Thebault-Spieker: Whose Crowdsourced Market?

Computers, Society, and Nature - 30 November 2015 - 4:06pm
The authors situate mobile crowdsourcing markets such as TaskRabbit within geography, arguing that the geographical perspective is fundamental to the functioning of these markets. I was surprised by how little distance seemed to affect willingness to do a task: the authors write that workers were 4.3% less likely to do a task an hour away […]

Avoiding the South Side and the Suburbs: Thebault-Spieker et al., 2015

Computers, Society, and Nature - 30 November 2015 - 2:59pm
Thebault-Spieker and colleagues (2015) discuss the geographic factors influencing mobile crowdsource market “workers” and how these factors may affect the willingness of a participant to accept a work task on the mobile crowdsourcing market application “TaskRabbit”. I found the article to be an interesting read, however I found that the authors could have made their […]

The Scale Issue in Social & Natural Sciences, Marceau 1999

Computers, Society, and Nature - 30 November 2015 - 2:19pm
In Marceau’s piece, the issue of scale is discussed at length (no pun intended), and raises many good points. Scale and complexity truly go hand in hand, as complex systems can be invariant to scale (fractal characteristics) – a strange but intriguing phenomena. While the two topics are inherently linked, the issue of scale comes […]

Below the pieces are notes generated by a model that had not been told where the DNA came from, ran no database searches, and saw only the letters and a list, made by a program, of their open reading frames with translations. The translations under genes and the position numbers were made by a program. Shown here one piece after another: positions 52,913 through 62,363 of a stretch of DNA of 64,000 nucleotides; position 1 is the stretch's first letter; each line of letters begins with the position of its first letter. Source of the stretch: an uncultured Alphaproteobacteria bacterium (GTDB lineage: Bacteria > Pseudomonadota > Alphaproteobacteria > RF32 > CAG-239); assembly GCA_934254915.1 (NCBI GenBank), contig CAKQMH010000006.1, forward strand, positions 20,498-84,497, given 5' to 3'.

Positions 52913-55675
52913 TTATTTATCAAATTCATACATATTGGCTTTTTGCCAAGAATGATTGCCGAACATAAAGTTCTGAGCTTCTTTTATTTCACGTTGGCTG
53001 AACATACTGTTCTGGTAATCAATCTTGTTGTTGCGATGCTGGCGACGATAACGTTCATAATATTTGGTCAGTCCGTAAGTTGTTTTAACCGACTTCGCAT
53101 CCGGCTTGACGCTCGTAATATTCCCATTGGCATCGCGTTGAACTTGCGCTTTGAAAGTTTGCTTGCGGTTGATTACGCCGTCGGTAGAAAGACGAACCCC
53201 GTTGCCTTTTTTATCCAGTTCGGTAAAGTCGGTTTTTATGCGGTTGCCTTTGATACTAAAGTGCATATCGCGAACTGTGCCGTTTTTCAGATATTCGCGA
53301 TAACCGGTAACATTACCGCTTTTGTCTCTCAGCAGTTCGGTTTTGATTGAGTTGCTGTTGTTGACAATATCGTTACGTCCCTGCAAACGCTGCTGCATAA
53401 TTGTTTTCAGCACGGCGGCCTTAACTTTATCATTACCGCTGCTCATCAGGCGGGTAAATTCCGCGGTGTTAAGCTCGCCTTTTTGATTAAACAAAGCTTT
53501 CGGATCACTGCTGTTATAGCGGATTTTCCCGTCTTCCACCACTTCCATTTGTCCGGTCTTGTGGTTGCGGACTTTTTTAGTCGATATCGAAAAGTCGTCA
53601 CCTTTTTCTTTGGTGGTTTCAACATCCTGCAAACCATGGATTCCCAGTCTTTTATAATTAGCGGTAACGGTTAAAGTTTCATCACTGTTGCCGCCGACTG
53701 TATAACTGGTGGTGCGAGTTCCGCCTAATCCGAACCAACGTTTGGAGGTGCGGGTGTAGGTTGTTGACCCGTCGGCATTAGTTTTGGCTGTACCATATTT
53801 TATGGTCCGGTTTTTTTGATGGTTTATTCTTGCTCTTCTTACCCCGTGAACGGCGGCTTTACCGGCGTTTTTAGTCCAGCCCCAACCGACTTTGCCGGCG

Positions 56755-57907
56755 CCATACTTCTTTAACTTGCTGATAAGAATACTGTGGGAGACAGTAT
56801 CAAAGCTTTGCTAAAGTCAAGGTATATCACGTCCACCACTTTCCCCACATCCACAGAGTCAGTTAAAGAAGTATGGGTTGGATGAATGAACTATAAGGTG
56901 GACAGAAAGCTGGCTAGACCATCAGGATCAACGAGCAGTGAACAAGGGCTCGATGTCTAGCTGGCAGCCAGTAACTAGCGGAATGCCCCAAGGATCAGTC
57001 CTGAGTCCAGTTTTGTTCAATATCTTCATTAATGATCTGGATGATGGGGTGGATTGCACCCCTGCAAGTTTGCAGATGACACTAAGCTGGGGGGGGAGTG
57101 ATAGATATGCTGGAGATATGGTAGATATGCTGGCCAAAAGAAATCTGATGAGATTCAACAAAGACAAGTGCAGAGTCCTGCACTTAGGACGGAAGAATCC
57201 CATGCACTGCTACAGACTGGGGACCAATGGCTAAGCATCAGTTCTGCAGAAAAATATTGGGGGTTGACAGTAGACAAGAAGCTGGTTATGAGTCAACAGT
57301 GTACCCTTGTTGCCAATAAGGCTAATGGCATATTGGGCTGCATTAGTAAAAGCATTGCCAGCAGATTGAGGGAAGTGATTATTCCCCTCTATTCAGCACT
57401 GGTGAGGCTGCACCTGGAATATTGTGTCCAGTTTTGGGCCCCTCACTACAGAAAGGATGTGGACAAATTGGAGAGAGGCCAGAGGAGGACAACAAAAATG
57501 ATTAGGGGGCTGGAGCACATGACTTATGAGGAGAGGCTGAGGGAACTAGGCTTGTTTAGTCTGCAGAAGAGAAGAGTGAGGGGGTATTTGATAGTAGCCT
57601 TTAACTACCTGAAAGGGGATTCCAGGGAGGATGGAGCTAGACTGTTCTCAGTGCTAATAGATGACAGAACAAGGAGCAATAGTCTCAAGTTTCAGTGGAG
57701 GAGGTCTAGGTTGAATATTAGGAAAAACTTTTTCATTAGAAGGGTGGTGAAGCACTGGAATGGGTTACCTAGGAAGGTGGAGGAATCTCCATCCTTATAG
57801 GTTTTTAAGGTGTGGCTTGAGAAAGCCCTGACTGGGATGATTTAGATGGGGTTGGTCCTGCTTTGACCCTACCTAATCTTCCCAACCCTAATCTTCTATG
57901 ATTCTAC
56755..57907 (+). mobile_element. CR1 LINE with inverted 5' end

Can we relate qualitative GIS and spatial scale? (Marceau)

Computers, Society, and Nature - 30 November 2015 - 1:16pm
I found Marceau’s article to be a clear and easy-to-understand explanation of spatial scale, different frameworks of space and scale, and problems to do with spatial scale. I realized that I had really only thought of space, and therefore spatial scales, in the absolute sense, and I am looking forward to understanding the relative sense […]

Scale is an Issue!

Computers, Society, and Nature - 30 November 2015 - 12:33pm
  As a student of the MSE and a frequenter of geography courses, my understanding of scale is far more developed than the average person’s (I hope). Marceau’s (1999) article was an interesting read because it forced me to consider, in depth, the problems beyond just noting MAUP as a point of contention in your […]

Marceau – Blurred lines